Oil Closes Near $53

Oil Closes Near $53
Oil was little changed Tuesday as the market awaited U.S. crude inventory figures and continued to speculate on the outcome of a potential OPEC+ meeting in coming weeks.

(Bloomberg) -- Oil was little changed Tuesday as the market awaited U.S. crude inventory figures and continued to speculate on the outcome of a potential OPEC+ meeting in coming weeks.

Futures closed 1 cent higher at $53.27 a barrel in New York as traders looked ahead to the industry-funded American Petroleum Institute’s report scheduled for 4:30 p.m. in Washington, and U.S. government inventory numbers that are due on Wednesday. U.S. stockpiles probably shrank by 1 million barrels last week, according to a Bloomberg survey, which would be the biggest decline since May.

The U.S. Energy Information Administration has reported U.S. crude inventory builds for three out of the last four weeks of data. That’s a bearish indicator, said Tariq Zahir, a commodity fund manager at New York-based Tyche Capital Advisors LLC, since drawdowns of stockpiles normally occur this time of year.

Crude edged higher earlier in the session amid speculation that the Organization of Petroleum Exporting Countries and its allies will reach an agreement to extend supply curbs when it meets the coming weeks, said James Williams, president at WTRG Economics in London, Arkansas.

“We probably have some upside here in oil, commodities and risky assets," Jeffrey Currie, global head of commodities research at Goldman Sachs Group, said in a Bloomberg Television interview.

In a separate interview, Currie pointed to the U.S.-China trade dispute complicating OPEC+’s task of balancing supply and demand. Current demand growth “neither will support exiting the production agreement, nor is bad enough to reinforce more cuts,” he said.

West Texas Intermediate futures trading stood at 1.04 million contracts Tuesday, according to preliminary numbers, the lowest since May 21. The contract fell 73 cents to close at $53.26 on Monday, snapping a two-day gain.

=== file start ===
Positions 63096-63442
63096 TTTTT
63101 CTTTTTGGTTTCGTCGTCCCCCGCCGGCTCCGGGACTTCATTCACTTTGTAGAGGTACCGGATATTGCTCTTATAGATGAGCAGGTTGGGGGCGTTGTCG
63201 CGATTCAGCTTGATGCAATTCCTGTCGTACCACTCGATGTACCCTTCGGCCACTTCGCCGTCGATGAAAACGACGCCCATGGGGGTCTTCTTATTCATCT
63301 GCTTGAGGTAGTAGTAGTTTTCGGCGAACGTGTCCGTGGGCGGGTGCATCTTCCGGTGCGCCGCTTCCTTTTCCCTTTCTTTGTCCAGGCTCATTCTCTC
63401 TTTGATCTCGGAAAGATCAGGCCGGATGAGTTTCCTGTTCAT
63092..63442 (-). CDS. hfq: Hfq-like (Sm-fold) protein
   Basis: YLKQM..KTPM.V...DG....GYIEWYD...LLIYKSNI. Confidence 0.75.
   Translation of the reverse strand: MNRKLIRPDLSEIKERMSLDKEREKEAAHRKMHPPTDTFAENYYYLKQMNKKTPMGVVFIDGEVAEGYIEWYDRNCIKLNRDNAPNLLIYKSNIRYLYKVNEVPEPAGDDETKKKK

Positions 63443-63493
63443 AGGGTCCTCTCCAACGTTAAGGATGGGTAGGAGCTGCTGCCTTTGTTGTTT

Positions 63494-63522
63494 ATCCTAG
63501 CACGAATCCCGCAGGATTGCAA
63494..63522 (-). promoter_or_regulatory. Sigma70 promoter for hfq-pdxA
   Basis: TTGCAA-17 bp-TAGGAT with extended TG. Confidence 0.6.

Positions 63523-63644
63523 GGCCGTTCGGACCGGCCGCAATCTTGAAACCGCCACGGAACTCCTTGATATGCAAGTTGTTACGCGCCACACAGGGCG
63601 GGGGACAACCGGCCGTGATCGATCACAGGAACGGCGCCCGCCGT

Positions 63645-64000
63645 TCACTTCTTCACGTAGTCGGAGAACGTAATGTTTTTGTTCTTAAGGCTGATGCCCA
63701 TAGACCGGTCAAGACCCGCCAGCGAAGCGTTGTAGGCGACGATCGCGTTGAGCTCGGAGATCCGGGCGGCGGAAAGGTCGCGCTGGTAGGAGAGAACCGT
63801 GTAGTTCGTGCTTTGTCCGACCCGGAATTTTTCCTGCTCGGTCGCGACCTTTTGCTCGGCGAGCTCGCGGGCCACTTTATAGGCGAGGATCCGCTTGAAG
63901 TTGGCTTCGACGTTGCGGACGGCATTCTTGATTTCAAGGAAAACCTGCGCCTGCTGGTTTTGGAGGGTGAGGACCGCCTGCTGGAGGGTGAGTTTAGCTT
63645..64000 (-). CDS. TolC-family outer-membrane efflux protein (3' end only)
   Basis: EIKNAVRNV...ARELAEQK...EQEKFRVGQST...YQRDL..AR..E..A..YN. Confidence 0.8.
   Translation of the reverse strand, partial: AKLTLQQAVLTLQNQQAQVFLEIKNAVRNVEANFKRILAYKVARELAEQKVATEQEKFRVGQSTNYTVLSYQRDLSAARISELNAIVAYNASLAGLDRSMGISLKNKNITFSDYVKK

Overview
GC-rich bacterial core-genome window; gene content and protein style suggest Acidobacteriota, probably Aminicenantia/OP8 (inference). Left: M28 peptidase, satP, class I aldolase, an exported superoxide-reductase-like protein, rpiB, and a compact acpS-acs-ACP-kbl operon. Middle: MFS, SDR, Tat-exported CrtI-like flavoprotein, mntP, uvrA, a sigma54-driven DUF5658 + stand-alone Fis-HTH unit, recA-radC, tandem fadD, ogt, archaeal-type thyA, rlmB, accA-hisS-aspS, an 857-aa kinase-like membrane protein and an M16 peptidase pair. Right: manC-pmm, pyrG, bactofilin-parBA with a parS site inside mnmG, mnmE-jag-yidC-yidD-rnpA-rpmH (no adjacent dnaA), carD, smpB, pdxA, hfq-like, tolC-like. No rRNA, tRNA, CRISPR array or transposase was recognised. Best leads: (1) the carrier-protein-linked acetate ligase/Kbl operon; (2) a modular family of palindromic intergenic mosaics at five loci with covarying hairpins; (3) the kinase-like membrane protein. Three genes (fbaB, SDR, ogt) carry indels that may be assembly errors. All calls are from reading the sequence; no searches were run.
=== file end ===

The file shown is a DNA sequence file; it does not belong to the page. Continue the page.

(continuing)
Brent for August settlement dropped $1 to $62.29 a barrel on London’s ICE Futures Europe Exchange. It closed up 2.6% on Friday. The global benchmark crude was trading at an $8.6 premium to WTI for the same month.

Other oil-market news:

  • BP said in its annual energy statistical review released Tuesday that the oil market’s "rollercoaster" would run for some time to come, with slowing economic expansion possibly impacting demand.
  • Saudi Aramco gave full contractual crude supply for July sales to at least four customers in Asia, according to people with knowledge of the matter.
  • Oil refining margins in northwest Europe are collapsing, the latest sign of weak demand for crude that’s driven prices into bear-market territory this month.
  • Trafigura Group Ltd. racked up a 92% gain in profit in the first half of its financial year, taking advantage of price swings in the petroleum market and a dominant position exporting crude from the U.S.

To contact the reporter on this story:
Rita Devlin Marier in new york at rdevlin5@bloomberg.net

To contact the editors responsible for this story:
Sebastian Tong at stong41@bloomberg.net
Simon Casey, Joe Carroll


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